Big Bang

The mathematical maps in theoretical physics have been highly successful in guiding our understanding of the universe at the largest and smallest scales. Linking these two scales together is one of the golden goals of theoretical physics. But, at the very edges of our understanding of these fields, one of the most controversial areas of physics lies where these maps merge: the cosmological constant problem.
The 2008 Nobel Prize in Physics has been awarded.
Cambridge celebrates 25 years since the first very early Universe workshop
A new mathematical model explores the time before the big bang
There might not be a Nobel Prize for mathematics, but maths is at the heart of the 2006 Nobel Prizes.
Astronomer Royal Sir Martin Rees gives Plus a whistlestop tour of some of the more extraordinary features of our cosmos, and explains how lucky we are that the universe is the way it is.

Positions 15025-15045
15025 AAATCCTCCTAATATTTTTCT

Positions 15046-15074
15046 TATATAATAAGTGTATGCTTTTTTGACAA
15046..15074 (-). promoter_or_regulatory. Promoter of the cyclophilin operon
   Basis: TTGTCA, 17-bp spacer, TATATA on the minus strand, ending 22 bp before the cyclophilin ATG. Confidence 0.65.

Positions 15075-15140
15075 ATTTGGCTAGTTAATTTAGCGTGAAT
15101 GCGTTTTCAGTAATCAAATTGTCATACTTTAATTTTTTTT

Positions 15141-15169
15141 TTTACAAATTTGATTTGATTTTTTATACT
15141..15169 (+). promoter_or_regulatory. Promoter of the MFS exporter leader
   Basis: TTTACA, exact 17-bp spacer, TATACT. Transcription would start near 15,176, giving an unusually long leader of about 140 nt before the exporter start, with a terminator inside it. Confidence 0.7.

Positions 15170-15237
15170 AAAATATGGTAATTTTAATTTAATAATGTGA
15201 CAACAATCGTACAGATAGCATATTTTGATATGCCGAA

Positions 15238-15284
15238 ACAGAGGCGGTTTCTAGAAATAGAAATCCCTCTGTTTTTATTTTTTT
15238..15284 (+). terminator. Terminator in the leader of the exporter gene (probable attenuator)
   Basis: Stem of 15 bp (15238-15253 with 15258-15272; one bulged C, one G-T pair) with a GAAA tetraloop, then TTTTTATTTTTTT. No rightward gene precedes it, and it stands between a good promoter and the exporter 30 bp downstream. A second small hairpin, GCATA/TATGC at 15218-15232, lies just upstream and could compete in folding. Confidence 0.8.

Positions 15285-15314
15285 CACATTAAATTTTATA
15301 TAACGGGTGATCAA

This issue of Plus is a special, marking the occasion of Stephen Hawking's 60th birthday. Plus attended his Birthday Conference in Cambridge, where we interviewed some of the world's most influential mathematicians and physicists.
What happens when one black hole meets another? Professor Kip Thorne shows us how to eavesdrop on these cosmic events by watching for telltale gravitational waves.
Plus is very proud to present Professor Stephen Hawking's own Birthday Symposium address.